Convincing six Israelis to strip for him and stand in their underwear, Sabella creates an artwork that is uncommon in the region as it shifts from ubiquitous views of ‘Nostalgia’. Instead, it engages the viewer in a strong visual debate and thought.
The installation consists of six life-size prints of Israelis in underwear at one side of the wall and directly opposite, facing them is the image of the artist, similarly attired. Highly coded the work triggers many questions: Why six Israelis and why one Palestinian? Why in underwear? And why at opposite walls?
One of the obvious symbols is the number 6 which may be a reminder of the six million Jews killed during the Holocaust. The numbers might also leverage the concept of the collective that shapes the region, where nations are treated en masse, rather than taking into account the individuality of people. According to Sabella, more complex though, is the question of survival that haunts both, the Israelis and the Palestinians. In a region hinged on paranoia, it is unclear why Israel, a strong military state, is afraid of Palestinians. Fear of the Other is forbidding people from making rational decisions. “Any solution between Israelis and Palestinians should also involve a psychological solution” says Sabella.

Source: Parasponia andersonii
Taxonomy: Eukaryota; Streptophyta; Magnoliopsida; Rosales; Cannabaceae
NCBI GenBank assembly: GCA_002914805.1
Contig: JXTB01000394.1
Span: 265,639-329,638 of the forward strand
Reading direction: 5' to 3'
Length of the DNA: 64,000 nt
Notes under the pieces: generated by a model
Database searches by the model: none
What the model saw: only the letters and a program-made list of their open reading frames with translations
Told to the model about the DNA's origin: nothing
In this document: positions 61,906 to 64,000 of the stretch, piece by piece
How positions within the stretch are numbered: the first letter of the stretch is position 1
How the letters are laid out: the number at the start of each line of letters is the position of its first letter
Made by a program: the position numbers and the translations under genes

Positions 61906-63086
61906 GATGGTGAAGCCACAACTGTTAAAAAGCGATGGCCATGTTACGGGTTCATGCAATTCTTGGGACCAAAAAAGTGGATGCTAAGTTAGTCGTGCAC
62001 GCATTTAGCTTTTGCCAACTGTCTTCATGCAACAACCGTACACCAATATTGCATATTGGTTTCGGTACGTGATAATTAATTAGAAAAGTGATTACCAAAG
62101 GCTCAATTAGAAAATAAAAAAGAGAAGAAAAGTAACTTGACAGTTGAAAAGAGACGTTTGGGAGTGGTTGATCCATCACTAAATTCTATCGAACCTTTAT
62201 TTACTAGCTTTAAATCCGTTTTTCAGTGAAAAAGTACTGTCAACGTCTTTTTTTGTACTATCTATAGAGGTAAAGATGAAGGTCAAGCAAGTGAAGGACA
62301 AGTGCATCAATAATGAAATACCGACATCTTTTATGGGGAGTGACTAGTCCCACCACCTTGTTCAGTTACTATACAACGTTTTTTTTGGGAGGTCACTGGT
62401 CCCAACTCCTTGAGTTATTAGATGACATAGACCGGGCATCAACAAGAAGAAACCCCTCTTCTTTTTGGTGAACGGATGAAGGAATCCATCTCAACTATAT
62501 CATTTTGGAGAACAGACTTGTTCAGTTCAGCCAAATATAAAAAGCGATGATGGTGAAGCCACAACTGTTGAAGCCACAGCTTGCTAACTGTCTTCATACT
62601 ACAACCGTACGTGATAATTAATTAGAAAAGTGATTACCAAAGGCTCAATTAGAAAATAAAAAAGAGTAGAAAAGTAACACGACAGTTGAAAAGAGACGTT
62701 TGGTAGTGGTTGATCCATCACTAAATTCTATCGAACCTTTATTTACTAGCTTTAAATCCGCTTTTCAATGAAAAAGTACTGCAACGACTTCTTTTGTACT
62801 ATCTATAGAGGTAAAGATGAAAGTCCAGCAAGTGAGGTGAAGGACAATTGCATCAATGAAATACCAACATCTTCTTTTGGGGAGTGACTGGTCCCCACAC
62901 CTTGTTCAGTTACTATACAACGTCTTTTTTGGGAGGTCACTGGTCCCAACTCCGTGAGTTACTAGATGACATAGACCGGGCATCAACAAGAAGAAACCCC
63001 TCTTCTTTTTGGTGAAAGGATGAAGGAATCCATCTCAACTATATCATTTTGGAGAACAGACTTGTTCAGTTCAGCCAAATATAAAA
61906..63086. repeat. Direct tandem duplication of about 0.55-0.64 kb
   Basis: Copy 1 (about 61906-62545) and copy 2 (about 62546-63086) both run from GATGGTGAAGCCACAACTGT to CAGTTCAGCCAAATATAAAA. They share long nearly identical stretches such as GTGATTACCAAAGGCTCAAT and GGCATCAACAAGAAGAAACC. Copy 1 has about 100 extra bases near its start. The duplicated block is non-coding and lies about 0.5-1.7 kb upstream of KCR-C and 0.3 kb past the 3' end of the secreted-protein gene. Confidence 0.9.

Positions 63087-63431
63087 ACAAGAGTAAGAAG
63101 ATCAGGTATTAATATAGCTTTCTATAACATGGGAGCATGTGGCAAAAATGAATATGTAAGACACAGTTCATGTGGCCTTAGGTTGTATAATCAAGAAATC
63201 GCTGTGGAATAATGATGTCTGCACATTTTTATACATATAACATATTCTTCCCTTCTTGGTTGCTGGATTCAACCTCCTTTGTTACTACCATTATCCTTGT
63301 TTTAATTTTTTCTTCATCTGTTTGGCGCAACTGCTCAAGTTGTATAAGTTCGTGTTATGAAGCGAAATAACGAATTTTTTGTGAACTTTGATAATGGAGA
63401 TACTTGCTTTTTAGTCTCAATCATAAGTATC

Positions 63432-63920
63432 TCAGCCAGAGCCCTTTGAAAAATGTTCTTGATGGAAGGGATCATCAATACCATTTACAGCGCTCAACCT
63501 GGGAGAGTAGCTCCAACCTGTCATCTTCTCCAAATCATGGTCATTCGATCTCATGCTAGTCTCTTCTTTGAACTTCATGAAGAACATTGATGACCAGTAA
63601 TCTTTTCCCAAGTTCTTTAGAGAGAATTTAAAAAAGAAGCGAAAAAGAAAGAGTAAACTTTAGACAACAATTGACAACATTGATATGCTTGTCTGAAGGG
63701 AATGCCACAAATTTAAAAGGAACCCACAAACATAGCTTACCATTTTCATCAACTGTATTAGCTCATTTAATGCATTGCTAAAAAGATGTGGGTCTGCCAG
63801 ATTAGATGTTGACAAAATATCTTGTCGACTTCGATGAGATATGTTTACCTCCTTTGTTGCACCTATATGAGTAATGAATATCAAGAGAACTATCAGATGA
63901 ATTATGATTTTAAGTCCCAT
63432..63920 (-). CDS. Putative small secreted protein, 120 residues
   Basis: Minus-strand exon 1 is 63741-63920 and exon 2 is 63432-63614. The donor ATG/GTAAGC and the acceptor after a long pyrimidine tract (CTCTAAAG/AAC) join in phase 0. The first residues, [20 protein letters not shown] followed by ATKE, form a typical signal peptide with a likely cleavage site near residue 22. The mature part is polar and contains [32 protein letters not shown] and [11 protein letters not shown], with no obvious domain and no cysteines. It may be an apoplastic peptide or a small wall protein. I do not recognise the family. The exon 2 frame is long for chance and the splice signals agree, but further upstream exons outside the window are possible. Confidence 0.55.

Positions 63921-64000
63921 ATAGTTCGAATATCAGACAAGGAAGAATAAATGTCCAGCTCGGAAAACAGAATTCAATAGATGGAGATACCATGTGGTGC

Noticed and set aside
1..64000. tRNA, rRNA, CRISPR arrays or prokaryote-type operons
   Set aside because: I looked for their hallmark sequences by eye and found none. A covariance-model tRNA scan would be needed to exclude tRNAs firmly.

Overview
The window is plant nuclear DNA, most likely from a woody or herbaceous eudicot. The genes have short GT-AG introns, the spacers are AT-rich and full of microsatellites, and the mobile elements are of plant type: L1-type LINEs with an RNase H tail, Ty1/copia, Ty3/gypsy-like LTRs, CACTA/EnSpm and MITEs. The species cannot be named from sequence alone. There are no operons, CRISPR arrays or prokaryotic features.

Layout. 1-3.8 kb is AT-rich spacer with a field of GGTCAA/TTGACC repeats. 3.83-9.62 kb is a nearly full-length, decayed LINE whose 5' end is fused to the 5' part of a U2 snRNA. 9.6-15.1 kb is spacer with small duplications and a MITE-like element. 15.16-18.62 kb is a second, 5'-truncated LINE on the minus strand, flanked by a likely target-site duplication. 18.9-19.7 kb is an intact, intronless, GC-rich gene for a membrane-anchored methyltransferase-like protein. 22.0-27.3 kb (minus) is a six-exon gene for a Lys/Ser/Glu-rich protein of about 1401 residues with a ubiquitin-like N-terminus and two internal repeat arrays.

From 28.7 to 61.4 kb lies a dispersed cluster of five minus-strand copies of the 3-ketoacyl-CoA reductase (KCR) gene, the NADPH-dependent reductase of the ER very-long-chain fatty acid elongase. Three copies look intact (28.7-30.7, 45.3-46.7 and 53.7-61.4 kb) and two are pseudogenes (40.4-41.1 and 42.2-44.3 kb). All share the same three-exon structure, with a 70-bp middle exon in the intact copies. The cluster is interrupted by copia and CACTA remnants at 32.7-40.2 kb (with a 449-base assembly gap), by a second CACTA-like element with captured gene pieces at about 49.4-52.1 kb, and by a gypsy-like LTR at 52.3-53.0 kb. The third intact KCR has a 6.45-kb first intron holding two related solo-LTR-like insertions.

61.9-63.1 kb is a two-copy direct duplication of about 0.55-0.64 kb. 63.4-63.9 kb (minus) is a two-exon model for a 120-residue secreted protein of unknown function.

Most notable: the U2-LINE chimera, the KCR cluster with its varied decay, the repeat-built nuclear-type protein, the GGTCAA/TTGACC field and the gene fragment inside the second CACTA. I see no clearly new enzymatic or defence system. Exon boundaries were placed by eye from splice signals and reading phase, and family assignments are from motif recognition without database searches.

He further explains, “Getting rid of clothes signals the need to go back to the essence in a hope to reconsider a different way of ‘seeing’, and to be rid of what is currently shaping us. The real solution lies in going back to basics, and the origin of the Palestinian/Israeli dilemma. The viewer is thus urged to reflect on the many important aspects that have shaped the conflict: the Holocaust, the Israeli occupation of Palestine, the stripping of Palestinians in search of suicide bombers, demography, settlement, borders, the Wall with restrictions of either side in crossing over, control and security, among many other issues that plague our land and people.
“Wearing underwear is a metaphor for ‘adult infants’. It also mirrors the state of identification conflict Palestinians and Israelis live in. While we search for the ideal Self, the question is how do we locate it? The viewer standing in the middle of the installation cannot see both sides at the same time. Thus, the viewer must make a critical choice or step back to consider the fact that the onus of resolving these issues lies within themselves. It is also a process of discovering the ‘other’ that resides in each one of us.”
Sabella has carefully chosen an ambiguous title, ‘Settlement’. Is he settling accounts with the Israelis on behalf of the Palestinians, or does ‘Settlement’ imply a resolution, or is he referring to settlements on the ground? One thing is clear, the artist is encouraging interrogation on the clash of concepts between ‘Identity’ and ‘Identification’ besides suggesting the image of the concrete wall as a metaphor for separation.